I’m still not a fan of the Cardinals’ reported move to give him $52 million for four years. He’s a cheater, and if nothing else, it adds greater uncertainty to what we can expect from him going forward. Offensively, he was great in his 107 games when he wasn’t serving his steroid ban last year, hitting a career high .303 with a .358 OBP and a .457 slugging percentage. However, it took a ridiculous .374 BABIP to produce that .303 average; he actually had his highest strikeout rate since 2007. His career BABIP is .315, and he figures to come in much closer to there next year, which could result in a .260-.270 average. He’s far from a consistent force:

2009: .254/.316/.375 – .691 OPS
2010: .249/.311/.392 – .703 OPS
2011: .299/.345/.478 – .823 OPS
2012: .239/.305/.384 – .699 OPS
2013: .303/.358/.457 – .815 OPS

Of course, just getting average offense and average defense from shortstop would be a huge upgrade over what the Cardinals have received of late. I wouldn’t expect much more and I wouldn’t want to be on the hook for the back half of that contract, but for 2014, he makes the NL’s best team considerably better.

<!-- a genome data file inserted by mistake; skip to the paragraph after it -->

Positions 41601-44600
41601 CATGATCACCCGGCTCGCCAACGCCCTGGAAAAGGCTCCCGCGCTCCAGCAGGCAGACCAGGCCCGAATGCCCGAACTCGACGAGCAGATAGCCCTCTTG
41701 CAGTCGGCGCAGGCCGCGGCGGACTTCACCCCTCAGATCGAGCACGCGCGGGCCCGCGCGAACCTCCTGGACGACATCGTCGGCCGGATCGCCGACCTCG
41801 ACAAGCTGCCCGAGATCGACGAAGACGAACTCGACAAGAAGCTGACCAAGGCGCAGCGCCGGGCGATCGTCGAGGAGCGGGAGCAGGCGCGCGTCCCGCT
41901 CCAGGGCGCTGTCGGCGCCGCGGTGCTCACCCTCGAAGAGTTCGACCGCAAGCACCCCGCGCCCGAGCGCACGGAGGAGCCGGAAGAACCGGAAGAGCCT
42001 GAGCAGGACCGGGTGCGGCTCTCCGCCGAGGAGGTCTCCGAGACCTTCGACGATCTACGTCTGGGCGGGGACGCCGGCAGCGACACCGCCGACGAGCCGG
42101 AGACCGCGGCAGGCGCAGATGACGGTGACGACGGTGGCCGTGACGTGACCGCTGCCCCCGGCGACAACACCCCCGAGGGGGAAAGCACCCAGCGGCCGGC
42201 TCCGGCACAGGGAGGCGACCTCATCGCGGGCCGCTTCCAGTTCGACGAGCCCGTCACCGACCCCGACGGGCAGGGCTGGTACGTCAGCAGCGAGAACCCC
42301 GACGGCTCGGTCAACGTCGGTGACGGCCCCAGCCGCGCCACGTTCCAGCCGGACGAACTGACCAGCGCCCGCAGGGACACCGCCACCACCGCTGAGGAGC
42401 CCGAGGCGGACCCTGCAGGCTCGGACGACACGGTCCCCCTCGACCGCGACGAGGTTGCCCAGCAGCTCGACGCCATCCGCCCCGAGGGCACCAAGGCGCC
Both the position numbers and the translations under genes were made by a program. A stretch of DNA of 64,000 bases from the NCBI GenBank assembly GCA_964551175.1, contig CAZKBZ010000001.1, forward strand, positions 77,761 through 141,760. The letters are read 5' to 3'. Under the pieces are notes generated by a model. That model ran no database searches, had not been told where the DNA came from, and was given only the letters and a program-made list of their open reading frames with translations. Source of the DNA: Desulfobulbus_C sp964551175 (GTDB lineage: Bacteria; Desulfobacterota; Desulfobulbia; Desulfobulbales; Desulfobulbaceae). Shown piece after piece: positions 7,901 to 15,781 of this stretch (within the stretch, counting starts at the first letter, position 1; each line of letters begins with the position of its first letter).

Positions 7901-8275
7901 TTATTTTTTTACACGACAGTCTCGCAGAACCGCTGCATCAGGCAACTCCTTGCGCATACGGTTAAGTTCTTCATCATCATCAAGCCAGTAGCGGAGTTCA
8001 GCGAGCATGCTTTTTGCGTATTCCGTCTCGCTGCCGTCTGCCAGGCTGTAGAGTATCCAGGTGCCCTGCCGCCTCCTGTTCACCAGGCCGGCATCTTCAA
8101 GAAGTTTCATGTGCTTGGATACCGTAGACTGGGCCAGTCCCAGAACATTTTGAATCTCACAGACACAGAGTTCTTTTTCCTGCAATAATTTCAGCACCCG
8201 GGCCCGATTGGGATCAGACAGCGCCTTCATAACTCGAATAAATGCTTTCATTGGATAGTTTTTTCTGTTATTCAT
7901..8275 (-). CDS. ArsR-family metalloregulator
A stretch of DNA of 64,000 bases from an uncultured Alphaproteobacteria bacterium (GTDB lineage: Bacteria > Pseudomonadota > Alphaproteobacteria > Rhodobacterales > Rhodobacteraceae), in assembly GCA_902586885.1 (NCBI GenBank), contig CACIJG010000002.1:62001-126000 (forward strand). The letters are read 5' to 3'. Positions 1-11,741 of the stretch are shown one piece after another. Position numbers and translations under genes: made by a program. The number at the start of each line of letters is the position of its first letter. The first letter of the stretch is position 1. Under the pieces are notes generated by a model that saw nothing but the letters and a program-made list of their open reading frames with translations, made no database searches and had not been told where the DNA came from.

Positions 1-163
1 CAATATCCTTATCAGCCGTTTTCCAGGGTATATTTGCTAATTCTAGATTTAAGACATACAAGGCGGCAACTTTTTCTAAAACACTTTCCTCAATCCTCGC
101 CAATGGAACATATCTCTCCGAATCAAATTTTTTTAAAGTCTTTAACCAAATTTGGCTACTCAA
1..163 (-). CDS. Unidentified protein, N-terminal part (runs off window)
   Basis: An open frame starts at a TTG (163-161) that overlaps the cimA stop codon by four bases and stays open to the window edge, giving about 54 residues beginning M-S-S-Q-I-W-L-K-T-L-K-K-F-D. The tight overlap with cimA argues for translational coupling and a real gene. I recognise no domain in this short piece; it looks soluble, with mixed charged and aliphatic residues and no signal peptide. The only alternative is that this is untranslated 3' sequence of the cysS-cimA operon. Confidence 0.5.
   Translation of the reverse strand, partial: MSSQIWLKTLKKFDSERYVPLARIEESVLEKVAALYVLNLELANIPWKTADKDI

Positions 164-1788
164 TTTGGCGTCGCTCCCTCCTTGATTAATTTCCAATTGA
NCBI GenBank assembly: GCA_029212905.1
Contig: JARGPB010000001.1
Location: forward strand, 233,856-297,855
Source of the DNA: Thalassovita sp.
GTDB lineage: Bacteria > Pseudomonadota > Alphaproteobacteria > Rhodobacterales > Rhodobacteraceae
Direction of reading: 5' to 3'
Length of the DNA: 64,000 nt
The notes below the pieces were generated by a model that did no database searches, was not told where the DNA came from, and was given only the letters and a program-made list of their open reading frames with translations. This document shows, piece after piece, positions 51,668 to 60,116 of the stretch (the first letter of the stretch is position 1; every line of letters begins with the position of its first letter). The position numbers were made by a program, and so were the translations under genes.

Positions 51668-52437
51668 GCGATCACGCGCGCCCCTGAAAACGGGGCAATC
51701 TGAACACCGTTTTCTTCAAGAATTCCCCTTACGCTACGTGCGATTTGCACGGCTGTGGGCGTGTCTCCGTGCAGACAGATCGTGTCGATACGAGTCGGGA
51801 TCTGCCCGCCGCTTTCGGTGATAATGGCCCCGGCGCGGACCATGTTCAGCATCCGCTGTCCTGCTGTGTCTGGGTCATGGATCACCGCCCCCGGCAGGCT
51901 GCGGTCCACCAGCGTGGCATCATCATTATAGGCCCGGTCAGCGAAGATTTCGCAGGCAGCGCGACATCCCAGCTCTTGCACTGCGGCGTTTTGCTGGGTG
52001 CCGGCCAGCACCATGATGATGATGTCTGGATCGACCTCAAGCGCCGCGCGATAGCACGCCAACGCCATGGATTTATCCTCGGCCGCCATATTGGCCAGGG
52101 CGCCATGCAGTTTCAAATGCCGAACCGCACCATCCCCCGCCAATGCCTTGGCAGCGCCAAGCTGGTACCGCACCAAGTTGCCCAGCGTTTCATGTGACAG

Pirates sign reliever Eric O’Flaherty

Eric O'Flaherty
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Left-hander Eric O'Flaherty has agreed to a minor-league deal with the Pirates that includes an invitation to spring training.

O’Flaherty was one of the best relievers in the league for the Braves from 2009-2013, posting a combined 1.99 ERA in 249 innings, but Tommy John elbow surgery derailed his career and he struggled for the A’s and Mets in 2015 while dealing with shoulder problems.

It’s tough to know if O’Flaherty is healthy at this point, but the 31-year-old southpaw certainly has a chance to be a nice reclamation project for the Pirates on a no-risk contract.

Mariano Rivera to get his plaque in Monument Park on August 14

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The greatest closer in history is going to get the ultimate honor the New York Yankees bestow on August 14. That’s when Mariano Rivera will get his plaque in Monument Park at Yankee Stadium before a game against the Rays.

There was some chatter in the last year or two about whether the Yankees were somehow lowering their standards out there, what with guys like Tino Martinez getting honored. But if that’s something you care about it won’t matter in this instance. Rivera would’ve been worthy even if the old snobby ways had held and only inner-circle types got a plaque, what with him being a key member of five World Series-winning teams and his status as the all-time saves leader in the regular season and the postseason.